Podcast: The Horses and Hoedjes Edition

The podcast team review the hats, horses and financial repercussions of Prinsjesdag, explain why a toilet protest had to be cancelled and try to pick their way through a consignment of 300 identical bikes in Tilburg and a disorderly penalty shoot-out in Amsterdam. Our discussion asks why Hema's decision to change the way it sells children's clothes sparked an outcry on social media. Sint-Maarten fundraising day collects €13.3m for disaster relief Top story Few giveaways in outgoing government's last budget Read an English translation of the king's speech from the throne here. News New government already more unpopular than its predecessor Protest against fine for women peeing in street cancelled Amsterdammers in show of respect as terminally ill mayor steps down 300 identical bikes add to parking chaos at Tilburg apartment block Sport Tom Dumoulin celebrates world time trial title win KNVB investigating irregular penalty shoot-out in cup tie...  More >

I am not a tourist: 15th edition

Sunday 8th October 2017 sees the 15th edition of Amsterdam’s renowned 'I am not a tourist' Expat Fair. Come to the stunning Beurs van Berlage in the heart of Amsterdam to explore what the Netherlands has to offer you! Every year we give you the chance to take part in engaging and useful workshops, mingle with thousands of fellow internationals and network with companies from across the country in what has become the largest expat focussed event in the Netherlands. And, what’s more, it’s free! Get your complimentary ticket right here! Whether you have just moved to Holland, are a long-term resident, or a digital nomad the 'I am not a tourist' Expat Fair promises everything you need to know about living, working and enjoying your time here. This year’s fair will be the biggest yet; offering more than 3,000 expats the chance to talk with professionals from diverse industries and explore a wide variety of social clubs, volunteering and entrepreneurial opportunities. We...  More >

The Netherlands: a tale of two governments

The Netherlands: a tale of two governments The longer the process to form a new coalition takes place, the more the Netherlands is becoming a country run by two governments with a shared prime minister, writes Gordon Darroch During the 1950s the Netherlands was famous for having two foreign ministers. When asked to explain this curious situation, one of them, Joseph Luns, is said to have quipped: Als klein land heeft Nederland heel veel buitenland. ('As a small country, the Netherlands has a great deal of foreign parts'). That the Dutch have become more inward-looking in recent years is reflected in the fact that the country currently has two governments, both concerned mainly with domestic issues and conjoined by a shared prime minister, Mark Rutte. On the one flank there is Rutte-II, the partnership forged in adversity of the right-wing Liberals (VVD) and centre-left Labour party (PvdA). It drove through a package of reforms to lift the economy out of the mire of the banking crisis, but at the cost of the near-annihilation...  More >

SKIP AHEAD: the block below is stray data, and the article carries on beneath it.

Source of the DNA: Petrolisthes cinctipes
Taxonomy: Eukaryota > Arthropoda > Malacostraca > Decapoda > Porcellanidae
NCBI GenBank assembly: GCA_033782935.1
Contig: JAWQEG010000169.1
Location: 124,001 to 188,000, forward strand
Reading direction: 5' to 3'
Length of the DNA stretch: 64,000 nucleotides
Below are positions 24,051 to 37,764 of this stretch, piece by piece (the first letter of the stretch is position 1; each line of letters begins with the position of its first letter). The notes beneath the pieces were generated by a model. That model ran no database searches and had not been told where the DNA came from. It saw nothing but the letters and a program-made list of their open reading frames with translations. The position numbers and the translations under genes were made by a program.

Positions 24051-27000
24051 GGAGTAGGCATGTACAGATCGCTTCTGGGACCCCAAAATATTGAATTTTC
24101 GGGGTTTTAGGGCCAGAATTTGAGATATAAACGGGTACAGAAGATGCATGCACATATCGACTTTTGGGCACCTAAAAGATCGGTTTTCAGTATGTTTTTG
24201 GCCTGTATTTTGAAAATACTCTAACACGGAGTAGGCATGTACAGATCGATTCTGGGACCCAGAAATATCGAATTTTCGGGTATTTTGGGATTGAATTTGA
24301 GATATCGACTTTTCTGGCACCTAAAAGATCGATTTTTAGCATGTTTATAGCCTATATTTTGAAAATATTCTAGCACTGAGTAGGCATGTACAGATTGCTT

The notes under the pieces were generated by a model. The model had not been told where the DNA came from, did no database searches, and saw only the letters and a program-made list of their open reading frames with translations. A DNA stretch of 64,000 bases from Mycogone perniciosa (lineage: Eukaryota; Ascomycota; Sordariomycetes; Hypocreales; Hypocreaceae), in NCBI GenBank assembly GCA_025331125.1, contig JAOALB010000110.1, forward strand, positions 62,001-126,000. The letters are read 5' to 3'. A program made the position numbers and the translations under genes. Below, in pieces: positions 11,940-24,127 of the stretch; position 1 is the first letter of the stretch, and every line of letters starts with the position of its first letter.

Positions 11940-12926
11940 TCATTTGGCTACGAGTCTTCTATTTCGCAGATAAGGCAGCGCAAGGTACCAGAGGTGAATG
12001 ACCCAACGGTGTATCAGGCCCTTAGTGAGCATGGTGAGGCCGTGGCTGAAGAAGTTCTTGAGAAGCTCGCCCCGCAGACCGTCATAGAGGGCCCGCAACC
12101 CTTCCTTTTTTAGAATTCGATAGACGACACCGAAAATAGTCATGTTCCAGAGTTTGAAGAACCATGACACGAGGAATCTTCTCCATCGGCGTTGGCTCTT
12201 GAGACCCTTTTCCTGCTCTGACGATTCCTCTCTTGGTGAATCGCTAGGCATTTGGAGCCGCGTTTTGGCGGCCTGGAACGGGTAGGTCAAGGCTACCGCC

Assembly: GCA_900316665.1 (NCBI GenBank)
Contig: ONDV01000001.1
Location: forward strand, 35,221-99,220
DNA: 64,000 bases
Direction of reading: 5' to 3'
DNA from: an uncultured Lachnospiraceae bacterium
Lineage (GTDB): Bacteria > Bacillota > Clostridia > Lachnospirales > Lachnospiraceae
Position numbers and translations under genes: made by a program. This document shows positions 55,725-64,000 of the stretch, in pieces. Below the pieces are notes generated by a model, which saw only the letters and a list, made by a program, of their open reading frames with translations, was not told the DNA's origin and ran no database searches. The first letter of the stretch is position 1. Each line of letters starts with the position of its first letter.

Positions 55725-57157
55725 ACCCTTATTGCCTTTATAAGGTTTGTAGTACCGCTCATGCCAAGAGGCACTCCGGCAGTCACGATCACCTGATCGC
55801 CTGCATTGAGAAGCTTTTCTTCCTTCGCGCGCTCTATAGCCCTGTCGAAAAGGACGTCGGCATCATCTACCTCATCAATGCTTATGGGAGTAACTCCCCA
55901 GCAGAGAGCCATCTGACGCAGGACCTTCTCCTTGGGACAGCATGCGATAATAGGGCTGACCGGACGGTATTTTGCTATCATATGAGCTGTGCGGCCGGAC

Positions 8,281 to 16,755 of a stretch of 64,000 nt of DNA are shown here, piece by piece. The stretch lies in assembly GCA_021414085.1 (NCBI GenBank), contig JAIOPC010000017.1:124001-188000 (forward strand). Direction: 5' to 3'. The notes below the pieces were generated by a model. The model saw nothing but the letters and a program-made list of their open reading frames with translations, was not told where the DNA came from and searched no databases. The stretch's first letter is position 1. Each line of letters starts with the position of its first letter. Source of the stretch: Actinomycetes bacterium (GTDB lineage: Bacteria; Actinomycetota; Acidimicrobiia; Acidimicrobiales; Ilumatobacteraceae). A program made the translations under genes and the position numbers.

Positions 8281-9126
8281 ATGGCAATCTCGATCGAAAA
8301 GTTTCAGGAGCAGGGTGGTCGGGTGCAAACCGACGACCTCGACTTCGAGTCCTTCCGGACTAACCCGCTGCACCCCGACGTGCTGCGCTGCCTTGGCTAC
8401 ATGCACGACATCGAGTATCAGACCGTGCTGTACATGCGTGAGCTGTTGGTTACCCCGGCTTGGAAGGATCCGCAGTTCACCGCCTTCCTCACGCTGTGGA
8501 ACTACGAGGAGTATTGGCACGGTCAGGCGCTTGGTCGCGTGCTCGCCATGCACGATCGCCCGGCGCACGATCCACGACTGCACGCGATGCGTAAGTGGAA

Podcast: The Game Show Finger Edition

While storms ravaged the Dutch coast and Sint-Maarten continued to deal with the aftermath of Hurricane Irma, the coalition talks remained stuck in the doldrums on the eve of Prinsjesdag – or 'Budget Day' as we're fond of calling it. This week's podcast gives you the lowdown on the history, horses and hats that make up the ceremonial opening of the Parliamentary year. We also tell you about a woman who lost €147 when she was caught short in Amsterdam and a man who lost €5 million when his nerves got the better of him on live TV, and explain why neither the prime minister nor the Dutch flower trade are as romantic as they might seem. In this podcast we said the record for the longest cabinet was held by the Den Uyl cabinet of 1977. We did, of course, mean the Van Agt cabinet of 1977, which took office after Joop den Uyl had tried unsuccessfully to form a government. Click here if you'd like to donate to the Red Cross Hurricane Irma appeal Nederland helpt Sint-Maarten Top...  More >

Our favourite summer photos

Summer in the Netherlands: our favourite readers’ photos We asked our readers to send us their favourite summer photos in the Netherlands. We got lots of great photos from far and wide but we had to narrow down our favourites to pick the winner, who gets two tickets to MUST. You can see all of the photos that were submitted on our Facebook page. A post shared by Dutch News (@dutchnewsnl) on Sep 11, 2017 at 6:15am PDT A summer terrace - Stepan Khachatryan A post shared by Dutch News (@dutchnewsnl) on Sep 11, 2017 at 6:46am PDT One happy couple - Jaileen Jasleen A post shared by Dutch News (@dutchnewsnl) on Sep 11, 2017 at 5:36am PDT Local wildlife in Zuid-Kennemerland National Park - Karolina Kasperek A post shared by Dutch News (@dutchnewsnl) on Sep 11, 2017 at 5:25am PDT The Pooping Man in Flevoland - Marko Markov A post shared by Dutch News (@dutchnewsnl) on Aug 29, 2017 at 5:21am PDT What's a Dutch summer without rain? - Hanneke Sanou A post shared by Dutch News (@dutchnewsnl)...  More >